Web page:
On the other side of the road: Sanctioned Race Promotion
The racing community benefits from the goodwill of teams and individuals that take the time to organize, to plan and put on races. From a monthly alleycat to a multi-day stage race, volunteers are behind the scenes working tirelessly to ensure that the process goes smoothly. Have you ever wondered what time and preparation are required to execute an event? I soon learned through my own experiences from co-organizing (along with Megan Kelly) a criterium for the U of M cycling team.
Organizing a race is very similar to wedding planning; you stress out over every little detail and plan… and plan… and plan some more, but in the end, the event will start and take on a life of its own.
I offer a few tips of advice for any brave souls willing to tackle their own event:
• Plan as early as possible, particularly if you need permits. The U of M needed at least 8 weeks of lead time and we received a surprise by having to acquire a permit for Minneapolis as well (to cover the 297 feet of Arlington St due to recent land ownership changes). And don’t forget about USAC.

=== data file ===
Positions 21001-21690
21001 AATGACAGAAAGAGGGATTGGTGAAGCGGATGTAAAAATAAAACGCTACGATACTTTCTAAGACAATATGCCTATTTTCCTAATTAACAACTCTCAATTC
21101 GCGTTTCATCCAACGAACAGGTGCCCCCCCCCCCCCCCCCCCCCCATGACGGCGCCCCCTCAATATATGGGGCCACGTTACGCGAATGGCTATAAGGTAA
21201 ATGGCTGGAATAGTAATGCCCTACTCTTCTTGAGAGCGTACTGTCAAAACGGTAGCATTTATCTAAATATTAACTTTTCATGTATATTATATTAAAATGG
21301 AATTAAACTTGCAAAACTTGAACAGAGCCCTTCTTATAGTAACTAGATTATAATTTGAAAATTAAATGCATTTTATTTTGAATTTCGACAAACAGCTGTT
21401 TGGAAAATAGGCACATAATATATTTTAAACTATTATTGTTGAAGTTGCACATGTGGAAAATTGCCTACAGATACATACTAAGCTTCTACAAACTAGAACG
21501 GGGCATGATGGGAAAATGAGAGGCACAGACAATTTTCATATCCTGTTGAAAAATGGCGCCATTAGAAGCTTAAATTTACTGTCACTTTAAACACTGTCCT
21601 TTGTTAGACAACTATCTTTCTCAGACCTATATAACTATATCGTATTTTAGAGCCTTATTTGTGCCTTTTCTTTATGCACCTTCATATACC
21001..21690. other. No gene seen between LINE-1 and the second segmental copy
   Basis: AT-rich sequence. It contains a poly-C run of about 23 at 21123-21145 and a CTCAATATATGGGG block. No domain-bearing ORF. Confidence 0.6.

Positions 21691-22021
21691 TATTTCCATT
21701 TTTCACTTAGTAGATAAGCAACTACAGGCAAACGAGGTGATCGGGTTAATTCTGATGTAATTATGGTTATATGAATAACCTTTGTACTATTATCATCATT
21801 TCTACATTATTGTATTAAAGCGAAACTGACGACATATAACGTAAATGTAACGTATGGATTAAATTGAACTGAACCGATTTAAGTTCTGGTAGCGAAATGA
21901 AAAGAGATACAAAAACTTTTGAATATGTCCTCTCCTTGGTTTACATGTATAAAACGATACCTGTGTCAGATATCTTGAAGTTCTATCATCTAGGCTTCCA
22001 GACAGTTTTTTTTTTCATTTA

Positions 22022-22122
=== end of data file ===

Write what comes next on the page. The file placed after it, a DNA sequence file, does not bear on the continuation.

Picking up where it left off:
• Road closures can be tricky, particularly if your route is used by Metro Transit. Make sure the correct people are notified, both for parking and public transportation. Remember the road barriers!
• Is your course a pedestrian nightmare? Ours was surrounded by buildings, endless sidewalks and grass quads which required strategic caution taping to try to warn people not to wander out into the race.
Racers’ comfort & safety
• Bathrooms: Having soap and TP is not underrated. Water and snacks are a plus. • Course conditions: We were hoping for a fresh layer of pavement but we were two weeks too early. Spray chalk can go a long way to inform racers of nasty sections.
• Plan for worst case scenarios: While we don’t want to think about people crashing, it can happen. In an urban setting, there are metal poles and hydrants in abundance; thus, strategic hay bale positioning is important.
• Don’t forget to thank your volunteers, particularly those working registration that usually bear the brunt of the complaints.
• Keep your officials happy: food and coffee goes a long way